Originally posted at Notice & Comment, a blog of the Yale Journal on Regulation and the American Bar Association Section of Administrative Law & Regulatory Practice. Reprinted with permission. On Friday, November 24, Consumer Financial Protection Bureau Director Richard Cordray named Leandra English, the longtime CFPB Chief of Staff, to the post of Deputy Director. Based on legislation specific to the CFPB, that put her in a position to serve as Acting Director upon his departure. Cordray then resigned. A few
An Antidote to Greed
If there's a defining value to the tax bill now working its way through Congress, it's greed. How else to account for a bill that wipes out tax deductions for health care expenses, double-taxes the money you pay in state and local income taxes, eliminates the deduction for interest on student loans, and at the same time eliminates the tax that's now paid on estates in excess of $5.5 million, eliminates the alternative minimum tax, and slashes corporate taxes, all
How Tax 'Reform' Impacts the Bay -- and Everything Else
Everyone should be paying attention to the tax "reform" bills making their way through Congress. Whether you are a concerned citizen, a volunteer activist, or a career advocate, chances are the tax legislation will do much more than increase or lower your tax bill. Much of the mainstream media and financial press, along with some public finance scholars and think tanks, are doing a thorough job of explaining what the tax bills will mean for the rich and the middle
CPR Launches New Database on State Prosecutions of Crimes against Workers
Too often, workplace injuries and deaths result from company policies and practices that encourage and reward unacceptably risky behavior under the false pretense that cutting corners is standard practice and no one will get hurt. As a result, an average of 13 Americans are killed on the job every day, and many more are seriously injured. In many cases, these tragedies and the grave pain they impose on the victims' families, friends, and communities are preventable with basic safety measures.
At House Oversight Hearing, A Call for Trump to Abandon the Pillars of His Assault on Safeguards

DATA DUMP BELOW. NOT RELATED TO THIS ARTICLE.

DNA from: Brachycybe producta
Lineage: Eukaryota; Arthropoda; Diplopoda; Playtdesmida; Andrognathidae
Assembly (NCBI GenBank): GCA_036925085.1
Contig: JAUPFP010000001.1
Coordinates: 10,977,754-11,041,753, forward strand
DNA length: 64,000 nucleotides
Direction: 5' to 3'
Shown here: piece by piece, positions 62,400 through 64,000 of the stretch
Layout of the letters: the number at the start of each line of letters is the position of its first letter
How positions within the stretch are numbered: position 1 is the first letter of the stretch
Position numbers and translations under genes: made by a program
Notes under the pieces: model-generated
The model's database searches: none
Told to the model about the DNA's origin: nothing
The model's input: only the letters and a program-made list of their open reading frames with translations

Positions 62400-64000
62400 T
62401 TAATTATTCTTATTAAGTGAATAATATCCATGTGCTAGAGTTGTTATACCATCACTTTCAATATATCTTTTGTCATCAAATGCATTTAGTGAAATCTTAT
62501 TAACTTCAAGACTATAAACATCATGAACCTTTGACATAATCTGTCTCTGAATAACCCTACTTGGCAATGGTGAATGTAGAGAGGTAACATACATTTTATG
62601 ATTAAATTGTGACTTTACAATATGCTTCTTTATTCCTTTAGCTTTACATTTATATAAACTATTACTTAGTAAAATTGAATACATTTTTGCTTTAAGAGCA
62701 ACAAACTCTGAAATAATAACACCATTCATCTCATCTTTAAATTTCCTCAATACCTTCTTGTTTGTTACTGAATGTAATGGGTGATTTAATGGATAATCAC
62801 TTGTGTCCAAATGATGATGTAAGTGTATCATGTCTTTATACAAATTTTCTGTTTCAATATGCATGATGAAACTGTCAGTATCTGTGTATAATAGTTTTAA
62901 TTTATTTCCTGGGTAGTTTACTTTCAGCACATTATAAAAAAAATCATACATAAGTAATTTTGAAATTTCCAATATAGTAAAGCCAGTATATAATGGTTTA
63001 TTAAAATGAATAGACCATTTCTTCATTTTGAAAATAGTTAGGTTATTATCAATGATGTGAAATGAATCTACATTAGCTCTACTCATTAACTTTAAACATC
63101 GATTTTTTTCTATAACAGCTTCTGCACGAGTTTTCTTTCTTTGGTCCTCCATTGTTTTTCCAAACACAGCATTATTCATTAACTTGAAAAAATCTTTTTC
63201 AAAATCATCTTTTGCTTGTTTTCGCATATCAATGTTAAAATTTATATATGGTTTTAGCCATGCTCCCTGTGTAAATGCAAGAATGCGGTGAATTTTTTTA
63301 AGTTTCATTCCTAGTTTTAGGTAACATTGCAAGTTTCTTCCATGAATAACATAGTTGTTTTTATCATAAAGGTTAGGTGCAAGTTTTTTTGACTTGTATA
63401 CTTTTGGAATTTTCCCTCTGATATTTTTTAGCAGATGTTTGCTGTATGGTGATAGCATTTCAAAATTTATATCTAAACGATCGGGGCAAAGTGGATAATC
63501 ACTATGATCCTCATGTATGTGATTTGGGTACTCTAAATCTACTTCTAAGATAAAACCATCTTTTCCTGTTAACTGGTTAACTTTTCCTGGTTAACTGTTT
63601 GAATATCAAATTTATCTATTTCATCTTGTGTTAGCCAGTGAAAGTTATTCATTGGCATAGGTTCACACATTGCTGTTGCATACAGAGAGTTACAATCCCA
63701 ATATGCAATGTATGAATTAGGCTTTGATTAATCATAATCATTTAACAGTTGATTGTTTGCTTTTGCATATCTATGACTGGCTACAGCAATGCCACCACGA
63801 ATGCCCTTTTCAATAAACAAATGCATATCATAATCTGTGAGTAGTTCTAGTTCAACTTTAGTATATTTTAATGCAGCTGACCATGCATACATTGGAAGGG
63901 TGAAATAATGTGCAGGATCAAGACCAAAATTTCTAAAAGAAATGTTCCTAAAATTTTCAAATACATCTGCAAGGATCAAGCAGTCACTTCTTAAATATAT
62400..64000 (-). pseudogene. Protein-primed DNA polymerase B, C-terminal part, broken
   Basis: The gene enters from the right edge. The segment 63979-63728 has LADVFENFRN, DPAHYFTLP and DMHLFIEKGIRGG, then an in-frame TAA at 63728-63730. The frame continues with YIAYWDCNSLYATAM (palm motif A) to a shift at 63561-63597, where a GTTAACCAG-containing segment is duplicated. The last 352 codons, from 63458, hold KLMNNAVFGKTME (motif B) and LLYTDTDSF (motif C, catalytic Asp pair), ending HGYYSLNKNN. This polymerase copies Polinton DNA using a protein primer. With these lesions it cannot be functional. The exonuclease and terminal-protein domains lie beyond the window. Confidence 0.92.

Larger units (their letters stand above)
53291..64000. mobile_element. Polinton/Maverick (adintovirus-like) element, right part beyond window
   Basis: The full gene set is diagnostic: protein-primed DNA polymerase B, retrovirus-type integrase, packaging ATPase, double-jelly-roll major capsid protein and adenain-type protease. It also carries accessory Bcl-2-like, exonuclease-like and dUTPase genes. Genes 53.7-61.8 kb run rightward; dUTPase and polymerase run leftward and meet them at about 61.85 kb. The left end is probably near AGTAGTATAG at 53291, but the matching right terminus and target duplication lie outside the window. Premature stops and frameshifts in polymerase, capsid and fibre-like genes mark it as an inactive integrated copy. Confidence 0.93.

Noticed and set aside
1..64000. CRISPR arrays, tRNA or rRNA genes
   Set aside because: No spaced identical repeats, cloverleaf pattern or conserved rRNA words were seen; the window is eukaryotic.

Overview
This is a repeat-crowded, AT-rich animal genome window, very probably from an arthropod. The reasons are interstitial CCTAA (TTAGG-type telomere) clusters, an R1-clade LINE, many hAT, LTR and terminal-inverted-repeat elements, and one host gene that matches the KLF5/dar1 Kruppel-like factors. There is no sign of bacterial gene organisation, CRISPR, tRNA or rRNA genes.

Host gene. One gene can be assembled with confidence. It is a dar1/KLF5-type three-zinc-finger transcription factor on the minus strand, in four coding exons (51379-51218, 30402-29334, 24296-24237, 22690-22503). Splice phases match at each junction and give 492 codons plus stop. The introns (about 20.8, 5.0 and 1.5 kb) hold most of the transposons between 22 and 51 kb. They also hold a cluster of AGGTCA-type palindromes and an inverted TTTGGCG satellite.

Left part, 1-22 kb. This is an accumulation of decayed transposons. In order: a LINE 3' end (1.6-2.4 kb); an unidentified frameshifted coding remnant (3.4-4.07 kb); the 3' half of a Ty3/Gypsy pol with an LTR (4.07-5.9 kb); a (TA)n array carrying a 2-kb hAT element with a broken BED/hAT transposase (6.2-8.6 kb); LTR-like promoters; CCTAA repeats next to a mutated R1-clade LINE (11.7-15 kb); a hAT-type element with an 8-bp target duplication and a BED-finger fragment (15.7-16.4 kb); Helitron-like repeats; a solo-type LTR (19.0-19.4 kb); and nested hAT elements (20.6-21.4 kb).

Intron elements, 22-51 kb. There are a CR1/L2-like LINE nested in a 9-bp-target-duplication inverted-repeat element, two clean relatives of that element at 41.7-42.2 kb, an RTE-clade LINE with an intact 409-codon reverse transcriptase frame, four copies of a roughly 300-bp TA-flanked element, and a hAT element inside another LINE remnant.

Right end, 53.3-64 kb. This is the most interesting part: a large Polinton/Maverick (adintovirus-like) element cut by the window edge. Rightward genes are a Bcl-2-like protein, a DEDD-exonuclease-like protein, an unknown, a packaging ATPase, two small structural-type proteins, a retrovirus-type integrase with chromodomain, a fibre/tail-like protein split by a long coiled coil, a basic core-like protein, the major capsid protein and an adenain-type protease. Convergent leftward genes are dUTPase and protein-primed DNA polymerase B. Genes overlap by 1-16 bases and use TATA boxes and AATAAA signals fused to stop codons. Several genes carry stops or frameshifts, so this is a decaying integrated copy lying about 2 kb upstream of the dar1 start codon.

Today, I will testify before two subcommittees of the House Oversight Committee at a hearing that I hope will provide a critical examination of the Trump administration's so-called "Regulatory Reform Task Forces." Created by Trump's Executive Order 13777, these task forces are essentially designed to be "hit squads" embedded at each agency with the goal of carrying out the Trump administration's assault on public safeguards from within. In my testimony, I provide a comprehensive critique of the task forces, as
Trump to America's Most Vulnerable Communities: You're on Your Own
UPDATE: President Trump is no longer scheduled to speak on deregulation on October 2, but the planned deregulatory "summit" with various cabinet-level agencies is still slated to occur. Government-sanctioned cruelty makes for shocking images, as the events of the past few weeks demonstrate. People in wheelchairs forcibly dragged from congressional hearing rooms for protesting legislative attempts to strip them of access to affordable health care. The uncertainty on the faces of Puerto Rican parents as they survey the damage to
At House Judiciary Hearing, CPR's Steinzor to Call for Repeal of Congressional Review Act
Tomorrow, CPR Member Scholar Rena Steinzor is scheduled to appear before the Subcommittee on Regulatory Reform, Commercial and Antitrust Law of the House Judiciary Committee to testify at a hearing focused on the Congressional Review Act (CRA). The CRA is a controversial law that has been aggressively used this past year by the majority in Congress and the Trump administration to repeal 14 regulatory safeguards that would have protected consumers, workers, and our environment. In her testimony, Steinzor makes the